It's a somewhat conflicting mix of ultra political correctness and self-serving hypocrisy that concerns me. On one hand we are increasingly being told what we can do and what we can't do, being protected from ourselves and from every slightly risky bit of enjoyment we could have squeezed out of our outstandingly mediocre lives, and the next moment we find someone who has managed to work around the system designed to protect the rest of us, and taken advantage of it.

A good example might be our Members of Parliament who still seem completely unable to understand the reason so many of us are so upset about their expenses. Now, I know that almost every journalist and political commentator has had their say about it but, remarkably, most of them seem to be completely missing the point as well. I don't care how much money is paid to MPs for their expenses. My MP, and all the rest of them, have a difficult job to do. It's simple: expenses, whether claimed by MPs or anyone else doing a job, are costs they incur personally in the course of their job. To put it another way, if they need to spend the money in order to do their job properly and efficiently, then they are entitled to claim it back. If not, then they should not be claiming it. And they don't seem to be able to grasp that very basic concept. If that's so, and having listened to many of them saying not very much more than "it's within the rules", then are these people who we should be trusting to run our country; people who apparently have no concept of what is right and proper and what is not? I think not.

Similarly, on the theme of people helping themselves without being entitled to it, I was recently horrified by the experiences of a young lady at the hands of a large UK-based company. And I don't mind naming them: Multiassistance Ltd. It's all fully documented, so I would welcome their comments. Having contracted to install a kitchen for the young lady and her partner, recommended by the kitchen supplier, Wickes, they failed to complete the job. Worse, they damaged much of the equipment and appliances bought and paid for from Wickes. They then proceeded to bully the young lady for payment, threatened to take her to court, and persisted until she, at that time expecting her first child, was in such a state that she paid them. The kitchen fitting never was completed by them. Such behaviour from any business is disgusting and reprehensible, and yet they know they can get away with it because few people will want to take the time and trouble either to defend themselves in court or go to the trouble of presenting all the evidence to the proper authorities. I would, but then I'm a grumpy old something-or-other.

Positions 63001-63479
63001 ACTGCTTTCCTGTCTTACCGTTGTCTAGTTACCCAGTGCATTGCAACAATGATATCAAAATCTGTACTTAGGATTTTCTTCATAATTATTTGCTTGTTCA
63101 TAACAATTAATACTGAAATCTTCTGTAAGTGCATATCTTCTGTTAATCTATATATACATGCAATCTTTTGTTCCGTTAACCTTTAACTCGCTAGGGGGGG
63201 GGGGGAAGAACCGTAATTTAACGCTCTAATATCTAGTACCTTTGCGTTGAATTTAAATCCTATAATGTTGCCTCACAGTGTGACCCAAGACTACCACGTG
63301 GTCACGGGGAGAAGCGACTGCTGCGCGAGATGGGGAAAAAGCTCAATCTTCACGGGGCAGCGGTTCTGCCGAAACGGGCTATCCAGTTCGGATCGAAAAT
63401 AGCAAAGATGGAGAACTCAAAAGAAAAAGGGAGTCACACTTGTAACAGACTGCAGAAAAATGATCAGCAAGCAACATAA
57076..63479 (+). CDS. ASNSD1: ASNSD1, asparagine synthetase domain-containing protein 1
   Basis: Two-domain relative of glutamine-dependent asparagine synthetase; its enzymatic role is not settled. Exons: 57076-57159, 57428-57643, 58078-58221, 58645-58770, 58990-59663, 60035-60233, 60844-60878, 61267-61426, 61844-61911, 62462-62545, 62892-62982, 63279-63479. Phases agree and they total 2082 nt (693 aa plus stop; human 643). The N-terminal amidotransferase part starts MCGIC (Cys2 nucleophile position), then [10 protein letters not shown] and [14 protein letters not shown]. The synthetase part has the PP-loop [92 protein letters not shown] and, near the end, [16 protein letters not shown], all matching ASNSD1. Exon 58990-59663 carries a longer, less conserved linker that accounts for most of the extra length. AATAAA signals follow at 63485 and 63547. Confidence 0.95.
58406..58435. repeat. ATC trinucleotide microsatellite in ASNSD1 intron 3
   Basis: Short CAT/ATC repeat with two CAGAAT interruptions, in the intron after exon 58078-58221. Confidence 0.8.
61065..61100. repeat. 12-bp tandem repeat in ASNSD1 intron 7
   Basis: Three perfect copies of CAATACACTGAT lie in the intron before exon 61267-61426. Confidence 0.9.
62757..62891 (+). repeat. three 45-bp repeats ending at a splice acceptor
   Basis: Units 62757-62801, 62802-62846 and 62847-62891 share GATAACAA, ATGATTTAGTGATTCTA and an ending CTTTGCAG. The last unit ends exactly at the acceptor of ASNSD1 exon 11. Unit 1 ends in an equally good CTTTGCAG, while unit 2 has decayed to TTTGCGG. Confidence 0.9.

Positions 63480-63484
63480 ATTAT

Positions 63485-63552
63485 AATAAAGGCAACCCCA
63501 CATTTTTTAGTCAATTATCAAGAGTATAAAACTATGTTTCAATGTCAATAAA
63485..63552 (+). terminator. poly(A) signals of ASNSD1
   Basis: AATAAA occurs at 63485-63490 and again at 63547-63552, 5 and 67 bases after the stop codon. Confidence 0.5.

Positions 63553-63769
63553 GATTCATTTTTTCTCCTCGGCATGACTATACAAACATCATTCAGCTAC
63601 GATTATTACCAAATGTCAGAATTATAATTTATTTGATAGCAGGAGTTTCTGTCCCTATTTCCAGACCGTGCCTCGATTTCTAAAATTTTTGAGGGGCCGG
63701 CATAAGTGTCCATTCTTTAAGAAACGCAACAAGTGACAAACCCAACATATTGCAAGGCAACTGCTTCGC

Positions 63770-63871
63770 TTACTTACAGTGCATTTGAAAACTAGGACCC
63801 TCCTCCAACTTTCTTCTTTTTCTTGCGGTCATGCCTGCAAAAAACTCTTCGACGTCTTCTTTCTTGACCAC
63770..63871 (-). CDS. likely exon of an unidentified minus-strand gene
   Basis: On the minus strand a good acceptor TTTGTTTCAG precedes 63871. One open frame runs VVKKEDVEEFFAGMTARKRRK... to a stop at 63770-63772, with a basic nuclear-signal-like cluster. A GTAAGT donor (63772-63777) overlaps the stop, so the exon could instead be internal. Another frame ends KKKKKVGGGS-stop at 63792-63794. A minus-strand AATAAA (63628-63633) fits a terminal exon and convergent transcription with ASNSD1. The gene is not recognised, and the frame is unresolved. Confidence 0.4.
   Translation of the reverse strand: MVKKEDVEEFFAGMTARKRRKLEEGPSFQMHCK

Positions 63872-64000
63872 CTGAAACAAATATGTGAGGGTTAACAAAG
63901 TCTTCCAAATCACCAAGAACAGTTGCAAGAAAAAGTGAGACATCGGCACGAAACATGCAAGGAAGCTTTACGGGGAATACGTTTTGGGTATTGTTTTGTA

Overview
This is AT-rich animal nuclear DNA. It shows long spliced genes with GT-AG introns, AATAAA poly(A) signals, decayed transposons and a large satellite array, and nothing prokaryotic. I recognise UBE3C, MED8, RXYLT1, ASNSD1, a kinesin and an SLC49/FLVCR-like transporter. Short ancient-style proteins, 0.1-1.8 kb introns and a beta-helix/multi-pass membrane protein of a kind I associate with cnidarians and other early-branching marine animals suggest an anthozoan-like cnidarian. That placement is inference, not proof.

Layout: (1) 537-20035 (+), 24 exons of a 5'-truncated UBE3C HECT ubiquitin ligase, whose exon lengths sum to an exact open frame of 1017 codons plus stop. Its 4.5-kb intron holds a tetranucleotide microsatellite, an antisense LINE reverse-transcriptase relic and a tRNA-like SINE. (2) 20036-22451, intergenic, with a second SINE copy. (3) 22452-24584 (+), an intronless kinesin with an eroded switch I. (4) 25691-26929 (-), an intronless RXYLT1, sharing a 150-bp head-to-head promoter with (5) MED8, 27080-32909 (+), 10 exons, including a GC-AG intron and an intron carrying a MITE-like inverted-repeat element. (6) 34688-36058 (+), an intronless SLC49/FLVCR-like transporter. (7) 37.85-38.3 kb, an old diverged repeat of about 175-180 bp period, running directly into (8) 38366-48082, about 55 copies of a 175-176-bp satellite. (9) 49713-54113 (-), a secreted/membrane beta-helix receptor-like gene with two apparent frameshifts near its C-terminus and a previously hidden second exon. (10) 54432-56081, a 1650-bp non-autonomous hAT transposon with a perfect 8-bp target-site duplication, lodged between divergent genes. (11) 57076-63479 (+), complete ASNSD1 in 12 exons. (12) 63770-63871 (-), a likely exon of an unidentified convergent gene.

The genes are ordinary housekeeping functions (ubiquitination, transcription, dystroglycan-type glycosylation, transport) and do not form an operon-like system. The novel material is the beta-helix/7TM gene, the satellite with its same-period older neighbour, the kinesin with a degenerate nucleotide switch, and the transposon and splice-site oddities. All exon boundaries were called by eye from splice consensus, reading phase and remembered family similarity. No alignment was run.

Ah well. Enough griping for one week. Perhaps the next week will produce a brighter mood. Or perhaps not. I have to go now, anyway. Mrs Erithacus will probably be off on her broomstick shortly, and I need to prepare the defences to repel hoards of nasty little sweet-stealing thugs from the doorstep. It is, after all, Halloween.



31st October 2009